Twenty Dollar Bill

And then there's “Twenty Dollar Bill,” the concept of being a twenty-dollar bill that's passed all around the world, and talking about Benjamin Franklins and Andrew Jacksons, and twenty-dollar bills and one-dollar bills and hundred-dollar bills. It's real heavy, kind of like the Mustard Seeds or King's X, real super tuned-down guitars.

Like I said, every song has a drum solo. I'm pulling on my influences from Tony Williams, Buddy Rich, Stewart Copeland, Stanton Moore and lots of others. For this song I flipped the snare drum over and played on the bottom head with the stick on the snare wires. That's something I got from Stanton Moore. There’s some Tony Williams stuff in that song, too.

This is a realy pop song. I love pop, and there's a lot of it on the album --  that Beatles-y, classic rock pop.

Let It Loose

On the next song, “Let It Loose,” I played drums but didn't sing; Ellis Hall sang. Ellis is a great, great LA soul singer, and he's just amazing. He's played with Tower of Power and bunch of bands. This is a song that Matt and Ellis Hall wrote together, and Ellis plays keyboards and sings lead on it. Matt plays bass, and Danny Jacob plays rhythm and lead guitar. It's very much an ode to David Garibaldi in Tower of Power, very much like one of their songs. "Let It Loose" is about a guy who goes out to a dance club but he's afraid to get on the dance floor, and Ellis says, "Come on man, what are you waiting for? Just get up there and let it loose!"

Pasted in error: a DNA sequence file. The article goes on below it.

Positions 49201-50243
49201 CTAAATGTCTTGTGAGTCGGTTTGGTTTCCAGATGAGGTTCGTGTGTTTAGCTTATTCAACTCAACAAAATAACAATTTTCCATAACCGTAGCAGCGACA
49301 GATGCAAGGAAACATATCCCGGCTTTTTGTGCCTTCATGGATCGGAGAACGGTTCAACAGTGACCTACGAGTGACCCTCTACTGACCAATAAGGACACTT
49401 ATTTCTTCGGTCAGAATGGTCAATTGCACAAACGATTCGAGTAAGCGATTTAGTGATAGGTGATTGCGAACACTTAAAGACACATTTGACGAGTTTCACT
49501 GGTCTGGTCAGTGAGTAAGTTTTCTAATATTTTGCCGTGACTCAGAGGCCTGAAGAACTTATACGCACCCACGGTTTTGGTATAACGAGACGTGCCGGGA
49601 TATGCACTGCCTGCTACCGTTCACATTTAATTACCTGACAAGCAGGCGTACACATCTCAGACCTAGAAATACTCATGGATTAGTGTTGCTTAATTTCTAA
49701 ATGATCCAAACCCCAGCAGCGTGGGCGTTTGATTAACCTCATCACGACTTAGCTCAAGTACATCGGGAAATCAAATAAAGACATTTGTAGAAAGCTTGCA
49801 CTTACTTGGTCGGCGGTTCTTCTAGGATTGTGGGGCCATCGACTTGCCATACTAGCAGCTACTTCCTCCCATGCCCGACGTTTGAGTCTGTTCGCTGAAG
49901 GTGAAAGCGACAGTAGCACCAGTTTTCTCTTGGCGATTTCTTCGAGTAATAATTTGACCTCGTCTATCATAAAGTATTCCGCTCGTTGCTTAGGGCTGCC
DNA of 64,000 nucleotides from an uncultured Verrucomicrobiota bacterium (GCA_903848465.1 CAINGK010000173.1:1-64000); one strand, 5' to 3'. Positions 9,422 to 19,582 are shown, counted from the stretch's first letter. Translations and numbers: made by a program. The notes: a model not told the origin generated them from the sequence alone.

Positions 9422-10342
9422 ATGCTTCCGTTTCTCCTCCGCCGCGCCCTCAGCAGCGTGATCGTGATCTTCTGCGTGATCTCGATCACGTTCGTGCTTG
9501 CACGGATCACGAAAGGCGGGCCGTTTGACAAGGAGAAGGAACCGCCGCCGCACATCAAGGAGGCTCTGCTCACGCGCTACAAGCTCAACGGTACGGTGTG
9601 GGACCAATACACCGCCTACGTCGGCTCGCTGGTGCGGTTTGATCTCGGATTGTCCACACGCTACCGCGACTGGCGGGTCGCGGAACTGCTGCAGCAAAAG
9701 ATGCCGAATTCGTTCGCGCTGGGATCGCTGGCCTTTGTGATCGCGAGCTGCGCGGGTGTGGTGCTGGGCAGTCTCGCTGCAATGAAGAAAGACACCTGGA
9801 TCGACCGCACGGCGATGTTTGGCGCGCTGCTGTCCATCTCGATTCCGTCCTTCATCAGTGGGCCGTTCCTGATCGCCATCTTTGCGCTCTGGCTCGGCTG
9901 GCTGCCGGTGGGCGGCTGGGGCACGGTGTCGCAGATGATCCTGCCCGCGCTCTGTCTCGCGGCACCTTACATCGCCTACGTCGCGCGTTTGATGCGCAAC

Not By Human Hands

The last song, "Not By Human Hands," has a drum solo at the end that starts in kind of half time but then I add some David Garibaldi/Tower of Power hi-hat stuff in there. On this song I sang the lead, but on all the verses we did a group vocal with my son Noah, my daughter Mary, my sister Kathy, my brother Matt, my sister-in-law Chariya (Matt's wife) and Matt's sons Joshua and Brandon. We all sang together like a gang vocal.

The drum solo on the end goes and goes and goes, kind of like "Manic Depression," played by Mitch Mitchell, Jimi Hendrix's drummer. After the song ends there's a little hidden vocal thing at the very end. If you let it go for maybe 15–20 seconds, you'll hear a little hidden vocal thing there, which is Kathy, Mary, Noah and me just goofing around.

Gregg Bissonette will be hosting his second annual Groove Camp March 14th-16th in Thousand Oaks, CA. More information can be found here, and complete information and sign up is available here.